Live broadcast TV to mobile phones, once a mere novelty at trade shows, is becoming a potentially lucrative business reality for programming networks.
Although on-demand video clips and even live streaming services to cellphones have been available through the cellular network—streaming service MobiTV has more than 2 million subscribers—new broadcast mobile-TV services like Qualcomm’s MediaFLO have made quantum leaps in picture quality and user experience, say programmers.
“This is a totally different experience, particularly when it comes to channel-switching,” says Cyriac Roeding, executive VP of CBS Mobile. “It’s pretty amazing.”
Several services are either testing or selling their devices in U.S. markets, often offering simulcast programming from broadcast networks and cable channels.
The MediaFLO service, branded V Cast Mobile TV, broadcasts on channel 55 in the UHF spectrum. It was launched by Verizon Wireless on March 1 in 20 markets, with eight channels of programming that can be received by a new Samsung phone.
Content is provided by CBS, Comedy Central, ESPN, Fox, MTV, Nickelodeon and NBC, which is providing a dedicated news channel, NBC News 2 GO, and an entertainment channel, NBC 2 GO. Consumers can purchase all eight channels for $15 a month; the Samsung SCH-u620 handset costs $200 (a $50 rebate is available with a two-year voice contract).
“I love it, it’s a great product,” says Charles Durham, a Jacksonville, Fla.-based entrepreneur who became the first V Cast Mobile TV customer when he purchased the new Samsung phone at a local BJ’s store.
The service’s major appeal for Durham is news content, because his job often has him on the go. He is happy with the picture quality, which is comparable to his video iPod, and says he easily received the V Cast feed while driving at highway speeds. “I don’t watch it while I’m driving,” he says, “but my son watched it, and it worked well.”
Modeo, the Crown Castle subsidiary that began beta-testing its service in New York City earlier this year, also offers a robust service but has yet to sign a deal with a wireless carrier. Modeo uses the DVB-H transmission system, which differs from Qualcomm’s proprietary FLO system but shares some of the same underlying signal-modulation technology. B&C staffers have been experimenting with a prototype Modeo handset, which can receive six channels of video—Fox News Channel, Fox Sports, Discovery, E!, CNBC and MSNBC—along with eight music channels from Music Choice.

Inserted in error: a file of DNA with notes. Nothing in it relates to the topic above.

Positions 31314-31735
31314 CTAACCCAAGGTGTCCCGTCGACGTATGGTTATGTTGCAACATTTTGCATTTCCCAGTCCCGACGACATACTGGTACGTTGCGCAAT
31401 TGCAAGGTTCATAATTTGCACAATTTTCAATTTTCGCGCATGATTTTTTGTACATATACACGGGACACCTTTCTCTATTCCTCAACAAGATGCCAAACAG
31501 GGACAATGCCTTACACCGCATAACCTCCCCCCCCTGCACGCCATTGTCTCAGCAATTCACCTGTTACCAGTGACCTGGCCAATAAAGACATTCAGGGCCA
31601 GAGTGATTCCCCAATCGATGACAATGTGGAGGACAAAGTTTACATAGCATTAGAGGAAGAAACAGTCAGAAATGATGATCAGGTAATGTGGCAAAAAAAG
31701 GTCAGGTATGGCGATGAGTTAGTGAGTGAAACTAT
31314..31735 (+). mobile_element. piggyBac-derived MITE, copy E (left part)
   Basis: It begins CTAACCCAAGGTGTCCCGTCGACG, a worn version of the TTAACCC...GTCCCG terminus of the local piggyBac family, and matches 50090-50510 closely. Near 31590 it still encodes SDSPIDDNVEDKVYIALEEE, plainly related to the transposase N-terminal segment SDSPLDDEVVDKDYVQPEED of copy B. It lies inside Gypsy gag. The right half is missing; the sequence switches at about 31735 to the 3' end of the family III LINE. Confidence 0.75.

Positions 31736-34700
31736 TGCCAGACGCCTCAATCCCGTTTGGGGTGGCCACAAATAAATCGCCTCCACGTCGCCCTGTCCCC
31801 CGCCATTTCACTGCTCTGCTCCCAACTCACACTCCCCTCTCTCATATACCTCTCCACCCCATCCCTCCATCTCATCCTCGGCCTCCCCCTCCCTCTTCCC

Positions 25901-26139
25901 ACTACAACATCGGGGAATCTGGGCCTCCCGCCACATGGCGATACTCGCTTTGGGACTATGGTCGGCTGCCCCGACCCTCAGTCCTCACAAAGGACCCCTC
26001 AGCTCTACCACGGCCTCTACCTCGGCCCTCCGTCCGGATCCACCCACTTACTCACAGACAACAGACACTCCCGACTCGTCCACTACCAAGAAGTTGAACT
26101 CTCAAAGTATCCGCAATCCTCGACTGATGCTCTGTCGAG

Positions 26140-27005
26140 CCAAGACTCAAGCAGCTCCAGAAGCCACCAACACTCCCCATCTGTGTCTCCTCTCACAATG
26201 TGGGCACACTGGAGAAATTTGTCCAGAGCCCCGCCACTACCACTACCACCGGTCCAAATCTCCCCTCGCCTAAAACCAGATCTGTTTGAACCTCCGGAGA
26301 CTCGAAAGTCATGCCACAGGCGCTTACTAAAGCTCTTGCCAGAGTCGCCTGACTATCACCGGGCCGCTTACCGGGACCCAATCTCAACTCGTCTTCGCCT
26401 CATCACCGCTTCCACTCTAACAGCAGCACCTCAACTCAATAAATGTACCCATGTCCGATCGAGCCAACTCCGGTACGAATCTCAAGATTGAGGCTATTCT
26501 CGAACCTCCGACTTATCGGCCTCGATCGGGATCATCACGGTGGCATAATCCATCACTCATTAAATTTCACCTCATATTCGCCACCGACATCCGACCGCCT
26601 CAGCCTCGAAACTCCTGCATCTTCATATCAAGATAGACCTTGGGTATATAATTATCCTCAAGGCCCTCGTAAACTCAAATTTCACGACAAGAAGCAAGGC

The Modeo handset produces a quality picture and reliably receives the DVB-H signals both inside and outside B&C’s office building. It can even withstand a short elevator ride; the picture starts to freeze up but is quickly restored outside the elevator car. One flaw with the Modeo model is that channel-acquisition time—the period it takes to switch channels—is as long as seven seconds, but Modeo executives say that can be improved through software development.
MediaFLO has signed an agreement with AT&T to provide its service to Cingular Wireless customers later this year and could expand its coverage into 20 additional markets, says MediaFLO President Gina Lombardi. The service will also be introducing more programming, which could include a movie channel and another sports package. With CBS, Fox and ESPN already on board, Lombardi notes, MediaFLO will already have plenty of live sports, including college football and NASCAR.
“The live aspect of shows is really important,” Lombardi says. “Something we stressed with all of our content providers is, if they had sports, we would like to get those rights and bring it to wireless consumers.”
CBS Mobile has created a dedicated master control at CBS Television City in Los Angeles to supply programming via fiber to MediaFLO’s network-operations center in San Diego, which transmits it via satellite to local headends. CBS programming includes a mix of simulcast news and primetime content, such as CSI and Survivor, and time-shifted shows like Late Night With David Letterman. Later this month, CBS will supply V Cast Mobile TV subscribers with live coverage of the NCAA Men’s Basketball Championship Game.
NBC has created its own MediaFLO origination center in New York to pump content to San Diego. It provides a bevy of simulcast primetime shows on NBC 2 Go, including Heroes, Friday Night Lights and Tonight Show With Jay Leno.
“What’s unique is, for the first time, you can not only watch Tonight at 11:30, but if you miss it, you can also watch it the next day as you’re going into work,” says Salil Dalvi, general manager of wireless platforms for NBC Universal.
NBC News 2 Go offers a mix of programming from NBC, CNBC and MSNBC, including a simulcast of flagship morning news program Today, and integrates content from digital multicast service NBC Weather Plus. For example, when Today goes to a local weather break, the NBC News 2 Go service will show a segment from Weather Plus instead. Dalvi says that it may also use the local breaks to replay important interviews from earlier in the show or perhaps introduce customized content produced specifically for the mobile platform.
At launch, NBC is running on the MediaFLO platform the same national commercials that run on the network. But Dalvi says it may experiment with different forms of advertising, such as running four 15-second spots during a 60-second break.
CBS is inserting different commercials in the MediaFLO service than it runs in the network feed, Roeding says, noting that mobile TV is a perfect way to introduce advertising to mobile handsets.
“On the cellphone, advertising is a new thing, as carriers have been afraid of churn,” he says. “But on the new service of mobile TV, advertising is a full-blown element of the whole experience, as consumers don’t expect anything else.
“For the first time,” he adds, “we have a 24/7 connection with consumers and a way to serve ads to them.”
Additional reporting by Garth Johnston